DVM's Business Provides Top Genetics to Beef Producers Here and Abroad

In the busy seasons, Pugh and his team hitch a portable lab to a truck and hit the road, traveling to clients spanning Iowa and Illinois, 
to flush and transfer upward of 9,500 embryos.
In the busy seasons, Pugh and his team hitch a portable lab to a truck and hit the road, traveling to clients spanning Iowa and Illinois,  to flush and transfer upward of 9,500 embryos.
(Dr. Michael Pugh)

Nestled in the countryside of Waverly, Iowa, lies a quaint livestock operation. While the farm might look like most others you’ve seen, it’s far from the norm. 

Westwood Embryo Services, a bovine embryo transfer clinic, has operated from this farm since its inception more than 35 years ago. The operation is home to Dr. Michael Pugh and his family, along with their own herds and clients’ cattle. Collectively, Westwood houses nearly 300 head.

“We run about 150 recipient cows that we either sell as pregnancies or calves for customers,” Pugh says. “Then we house and flush donor cows at the clinic at a rate as high as 90 or 100 head at any given time.”

But these numbers don’t come close to the total head of cattle Westwood sees each year. 

Veterinary Lab on Wheels
In the busy seasons, Pugh and his team hitch a portable lab to a truck and hit the road, traveling to clients spanning Iowa and Illinois, 
to flush and transfer upward of 9,500 embryos.

While most flushed embryos will stay in the U.S., an average of 400 embryos will make their way across borders into countries like China, Russia and Chile. However, COVID-19 closed those borders and cast a shadow on Westwood’s export totals.

“The global economy has been so unstable that people are getting concerned about spending money on quality genetics,” Pugh says. “In the past two or three years, our export numbers have plummeted to as low as 30 to 40 shipments each year.”

Checking the Boxes According to Pugh, the pandemic is just one of the many brick walls he’s encountered in shipping embryos.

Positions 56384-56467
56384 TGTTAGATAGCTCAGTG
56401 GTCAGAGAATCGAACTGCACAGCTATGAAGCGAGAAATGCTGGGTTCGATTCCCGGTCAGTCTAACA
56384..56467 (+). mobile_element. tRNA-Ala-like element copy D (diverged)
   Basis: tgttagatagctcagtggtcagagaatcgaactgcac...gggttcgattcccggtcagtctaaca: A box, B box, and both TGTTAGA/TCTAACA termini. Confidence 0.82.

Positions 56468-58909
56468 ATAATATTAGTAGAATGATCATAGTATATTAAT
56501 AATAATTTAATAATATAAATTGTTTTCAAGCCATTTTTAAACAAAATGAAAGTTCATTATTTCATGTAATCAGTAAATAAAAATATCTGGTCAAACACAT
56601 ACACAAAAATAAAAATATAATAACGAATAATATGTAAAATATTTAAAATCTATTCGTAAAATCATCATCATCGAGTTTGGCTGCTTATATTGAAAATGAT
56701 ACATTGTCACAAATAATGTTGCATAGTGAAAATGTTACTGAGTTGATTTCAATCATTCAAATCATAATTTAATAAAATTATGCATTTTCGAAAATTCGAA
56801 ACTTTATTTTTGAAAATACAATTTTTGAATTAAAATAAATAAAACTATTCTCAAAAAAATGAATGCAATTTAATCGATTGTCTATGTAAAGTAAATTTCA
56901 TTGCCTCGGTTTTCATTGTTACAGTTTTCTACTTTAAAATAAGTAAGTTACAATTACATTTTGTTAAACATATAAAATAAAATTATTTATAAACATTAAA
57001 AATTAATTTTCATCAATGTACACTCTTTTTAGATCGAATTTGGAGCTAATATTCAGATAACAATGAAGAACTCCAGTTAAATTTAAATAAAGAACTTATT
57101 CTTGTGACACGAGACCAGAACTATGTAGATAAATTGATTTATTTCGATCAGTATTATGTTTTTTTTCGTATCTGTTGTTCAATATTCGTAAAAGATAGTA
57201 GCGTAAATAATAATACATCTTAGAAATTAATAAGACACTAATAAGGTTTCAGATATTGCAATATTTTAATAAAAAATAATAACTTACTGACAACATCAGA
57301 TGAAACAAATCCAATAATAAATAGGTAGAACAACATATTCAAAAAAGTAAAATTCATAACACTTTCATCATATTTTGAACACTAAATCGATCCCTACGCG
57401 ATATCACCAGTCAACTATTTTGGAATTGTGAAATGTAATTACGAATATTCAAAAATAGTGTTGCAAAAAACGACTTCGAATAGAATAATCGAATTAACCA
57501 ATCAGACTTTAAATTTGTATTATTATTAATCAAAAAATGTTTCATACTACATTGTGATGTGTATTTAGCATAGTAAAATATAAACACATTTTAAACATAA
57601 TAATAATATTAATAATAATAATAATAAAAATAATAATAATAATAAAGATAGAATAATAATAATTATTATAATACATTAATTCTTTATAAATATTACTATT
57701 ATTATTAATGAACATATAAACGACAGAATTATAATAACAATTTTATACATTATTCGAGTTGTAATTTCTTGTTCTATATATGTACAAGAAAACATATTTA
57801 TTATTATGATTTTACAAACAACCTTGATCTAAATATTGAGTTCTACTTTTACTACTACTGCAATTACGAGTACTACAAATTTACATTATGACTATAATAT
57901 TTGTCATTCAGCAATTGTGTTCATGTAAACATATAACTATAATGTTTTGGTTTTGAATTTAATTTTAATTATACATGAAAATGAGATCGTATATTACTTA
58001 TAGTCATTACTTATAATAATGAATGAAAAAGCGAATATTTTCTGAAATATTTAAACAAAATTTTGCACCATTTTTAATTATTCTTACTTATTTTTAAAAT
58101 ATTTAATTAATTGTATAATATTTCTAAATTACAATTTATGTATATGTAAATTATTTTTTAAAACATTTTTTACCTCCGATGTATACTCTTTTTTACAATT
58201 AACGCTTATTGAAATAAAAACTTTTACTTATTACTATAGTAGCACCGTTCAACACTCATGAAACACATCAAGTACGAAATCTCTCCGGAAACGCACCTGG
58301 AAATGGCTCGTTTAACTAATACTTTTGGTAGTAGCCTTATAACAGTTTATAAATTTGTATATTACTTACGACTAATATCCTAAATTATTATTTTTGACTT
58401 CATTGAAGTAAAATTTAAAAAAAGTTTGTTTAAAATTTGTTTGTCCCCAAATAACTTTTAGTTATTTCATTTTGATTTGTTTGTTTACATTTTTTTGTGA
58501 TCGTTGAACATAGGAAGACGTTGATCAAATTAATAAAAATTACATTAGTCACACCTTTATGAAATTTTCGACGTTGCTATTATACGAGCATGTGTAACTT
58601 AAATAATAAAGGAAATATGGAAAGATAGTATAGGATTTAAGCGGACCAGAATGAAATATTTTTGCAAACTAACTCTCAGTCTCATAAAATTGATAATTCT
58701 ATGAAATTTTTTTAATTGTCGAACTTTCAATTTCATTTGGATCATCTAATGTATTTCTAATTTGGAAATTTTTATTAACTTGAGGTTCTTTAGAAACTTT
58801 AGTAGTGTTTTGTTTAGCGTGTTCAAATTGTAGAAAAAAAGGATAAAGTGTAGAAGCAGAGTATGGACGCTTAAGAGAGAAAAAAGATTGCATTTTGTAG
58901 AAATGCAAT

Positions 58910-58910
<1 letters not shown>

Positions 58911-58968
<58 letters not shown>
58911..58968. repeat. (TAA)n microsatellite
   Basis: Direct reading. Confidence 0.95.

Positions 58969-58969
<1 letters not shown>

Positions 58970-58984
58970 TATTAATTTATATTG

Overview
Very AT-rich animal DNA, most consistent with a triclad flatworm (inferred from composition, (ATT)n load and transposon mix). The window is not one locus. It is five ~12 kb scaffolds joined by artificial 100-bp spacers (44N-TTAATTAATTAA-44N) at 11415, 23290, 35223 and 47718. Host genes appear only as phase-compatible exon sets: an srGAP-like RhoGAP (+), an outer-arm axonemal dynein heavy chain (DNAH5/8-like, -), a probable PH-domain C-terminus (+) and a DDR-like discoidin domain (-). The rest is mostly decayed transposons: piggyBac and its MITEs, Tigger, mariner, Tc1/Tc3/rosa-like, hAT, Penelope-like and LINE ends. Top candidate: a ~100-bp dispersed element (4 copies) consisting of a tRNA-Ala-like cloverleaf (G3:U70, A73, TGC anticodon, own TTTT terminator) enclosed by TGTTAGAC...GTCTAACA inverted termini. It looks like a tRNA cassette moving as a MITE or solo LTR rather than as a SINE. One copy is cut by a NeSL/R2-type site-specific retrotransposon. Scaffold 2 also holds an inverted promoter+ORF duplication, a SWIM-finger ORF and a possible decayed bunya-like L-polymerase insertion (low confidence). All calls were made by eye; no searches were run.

“People don’t understand there’s a lot that goes into each shipment,” he says. “There’s testing a cow’s health and understanding each health requirement respective to each country. It takes time to learn each country’s rules, breed and flush according to those rules, then ship.”

Start-to-finish, Pugh says someone looking to purchase embryos with top genetics from the U.S. can expect a six-month timeline.

However, he says most international producers seek middle-class U.S. genetics, as those EPDs are “still better” than foreign top-end genetics.

Tricks of the Trade
In his 17 years as an embryo transfer veterinarian, Pugh has learned many tricks of the trade. He shares two lessons he’s learned to keep any business running successfully:

1. Understand how to work with all types of personalities.

“When you go to vet school, you’re taught science and tech, but you still have to deal with people — whether it’s your client, employees, neighbors or people in the community,” Pugh explains. “Dealing with people and all different personalities is something we can get through now that we know how to do it.”

2. Adapt to new technologies. 
“Our industry has changed and is ever evolving,” he says. “When I started doing ET [embryo transfers], in-vitro was a research thing. Now it’s a common, core part of what we do every day. Had we not adapted to that technology, we probably wouldn’t have half as much work as we do now.” 

Meet The Celebrities

At least two renowned cows have made their way through the embryo transfer stall at Westwood: A club cow, Panda, was born in 2007 and later sold for half interest at $75,000. 

Panda was followed by Dolly, a Holstein cow that was the No. 1 TPI Holstein cow bred at the time she was housed at Westwood. 

pandaSome client cows have called Westwood home for much of their lives. Adele, a 20-year-old donor cow, arrived at the clinic in 2012. According to Pugh’s records, 285 embryos were collected from Adele in the course of 46 flushes during her time at Westwood.



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